Although the provider demonstrated at our last inspection that they had made improvements to the service, we found at this inspection that they had not been able to maintain these. As a result, people were and remained at risk of experiencing poor care and treatment that compromised their rights and failed to meet their needs. The provider’s audits and checks did not contain sufficient detail to be effective in identifying and addressing shortfalls in the quality of the service. Consequently, they had failed to identify the areas of concern we found at this inspection. Where concerns were identified, these were not addressed in a timely manner.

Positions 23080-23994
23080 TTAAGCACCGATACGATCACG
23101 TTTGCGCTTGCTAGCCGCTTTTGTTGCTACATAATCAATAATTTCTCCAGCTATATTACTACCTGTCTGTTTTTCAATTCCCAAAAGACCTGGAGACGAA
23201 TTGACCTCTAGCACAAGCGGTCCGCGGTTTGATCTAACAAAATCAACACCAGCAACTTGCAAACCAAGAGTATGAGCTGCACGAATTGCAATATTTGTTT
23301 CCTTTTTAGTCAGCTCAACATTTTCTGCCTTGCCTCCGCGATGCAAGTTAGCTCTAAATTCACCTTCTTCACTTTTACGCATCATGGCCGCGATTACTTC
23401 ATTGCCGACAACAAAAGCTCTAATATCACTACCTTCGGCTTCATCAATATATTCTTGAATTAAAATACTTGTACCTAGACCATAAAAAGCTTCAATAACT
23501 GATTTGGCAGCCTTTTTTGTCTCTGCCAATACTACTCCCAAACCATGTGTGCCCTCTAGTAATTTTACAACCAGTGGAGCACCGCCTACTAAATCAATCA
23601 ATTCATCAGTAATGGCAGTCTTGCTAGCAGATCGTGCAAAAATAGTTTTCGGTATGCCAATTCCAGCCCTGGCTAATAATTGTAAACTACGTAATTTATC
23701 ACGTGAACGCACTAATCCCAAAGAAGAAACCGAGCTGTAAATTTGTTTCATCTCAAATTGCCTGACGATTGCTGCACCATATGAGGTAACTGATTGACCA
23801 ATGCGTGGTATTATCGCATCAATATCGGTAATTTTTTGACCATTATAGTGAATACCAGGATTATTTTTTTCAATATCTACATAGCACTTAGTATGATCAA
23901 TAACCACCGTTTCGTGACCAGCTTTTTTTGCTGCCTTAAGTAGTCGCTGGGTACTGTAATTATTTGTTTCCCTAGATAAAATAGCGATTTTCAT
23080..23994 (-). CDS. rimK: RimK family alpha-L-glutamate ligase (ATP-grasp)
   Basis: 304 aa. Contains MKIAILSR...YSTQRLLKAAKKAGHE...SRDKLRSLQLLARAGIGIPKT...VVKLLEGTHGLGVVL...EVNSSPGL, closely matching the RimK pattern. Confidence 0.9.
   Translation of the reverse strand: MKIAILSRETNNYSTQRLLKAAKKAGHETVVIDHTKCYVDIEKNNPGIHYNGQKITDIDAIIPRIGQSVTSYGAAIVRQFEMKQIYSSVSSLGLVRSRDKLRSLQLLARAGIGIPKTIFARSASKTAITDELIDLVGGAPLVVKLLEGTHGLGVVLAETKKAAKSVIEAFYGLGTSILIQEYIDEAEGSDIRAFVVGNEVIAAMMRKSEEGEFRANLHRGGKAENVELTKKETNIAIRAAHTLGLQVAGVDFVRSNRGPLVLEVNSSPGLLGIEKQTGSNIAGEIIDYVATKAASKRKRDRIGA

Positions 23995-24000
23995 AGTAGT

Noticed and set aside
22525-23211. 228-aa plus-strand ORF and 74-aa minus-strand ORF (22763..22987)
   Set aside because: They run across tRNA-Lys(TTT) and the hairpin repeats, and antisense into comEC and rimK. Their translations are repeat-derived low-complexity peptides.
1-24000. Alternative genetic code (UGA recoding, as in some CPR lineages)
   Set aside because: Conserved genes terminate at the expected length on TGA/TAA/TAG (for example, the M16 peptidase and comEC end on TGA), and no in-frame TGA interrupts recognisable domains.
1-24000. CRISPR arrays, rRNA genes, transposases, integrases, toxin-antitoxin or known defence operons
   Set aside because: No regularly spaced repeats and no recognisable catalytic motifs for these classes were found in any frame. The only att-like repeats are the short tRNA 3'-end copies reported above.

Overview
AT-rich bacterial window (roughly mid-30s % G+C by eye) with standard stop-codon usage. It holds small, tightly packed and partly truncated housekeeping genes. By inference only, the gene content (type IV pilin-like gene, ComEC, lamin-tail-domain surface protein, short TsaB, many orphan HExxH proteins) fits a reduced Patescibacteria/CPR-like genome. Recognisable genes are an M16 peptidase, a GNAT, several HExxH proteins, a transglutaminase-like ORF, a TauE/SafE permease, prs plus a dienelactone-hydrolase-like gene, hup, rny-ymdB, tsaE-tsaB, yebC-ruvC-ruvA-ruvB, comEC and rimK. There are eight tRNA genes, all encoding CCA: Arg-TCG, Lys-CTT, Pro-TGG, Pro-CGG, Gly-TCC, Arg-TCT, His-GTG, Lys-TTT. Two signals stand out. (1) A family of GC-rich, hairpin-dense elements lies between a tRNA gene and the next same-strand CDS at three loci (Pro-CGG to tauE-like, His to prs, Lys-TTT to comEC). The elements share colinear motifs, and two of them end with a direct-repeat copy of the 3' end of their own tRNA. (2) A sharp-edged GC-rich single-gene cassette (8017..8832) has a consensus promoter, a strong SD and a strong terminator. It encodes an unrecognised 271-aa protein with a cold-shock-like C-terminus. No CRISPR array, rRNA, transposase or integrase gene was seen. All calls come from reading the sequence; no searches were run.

The provider carried out surveys to obtain the views of people who used the service, but these were not effective or reliable because they were completed by staff and did not necessarily reflect people’s own views. The provider did not attempt to make the process more accessible for people with complex communication needs.

Staff did not have the training they needed to provide effective care to people with pressure ulcers and wounds or to people living with dementia, although staff were satisfied with the support they received in other areas. The provider sought advice about good practice from reputable sources.

Staff did not always give people the support they needed to understand and make choices about their care. Staff did not always support people in a way that promoted their privacy and dignity as they were sometimes left with food on their hands or wearing stained clothing and staff did not always knock on

Inspection areas

Safe

Inadequate

Updated 26 March 2018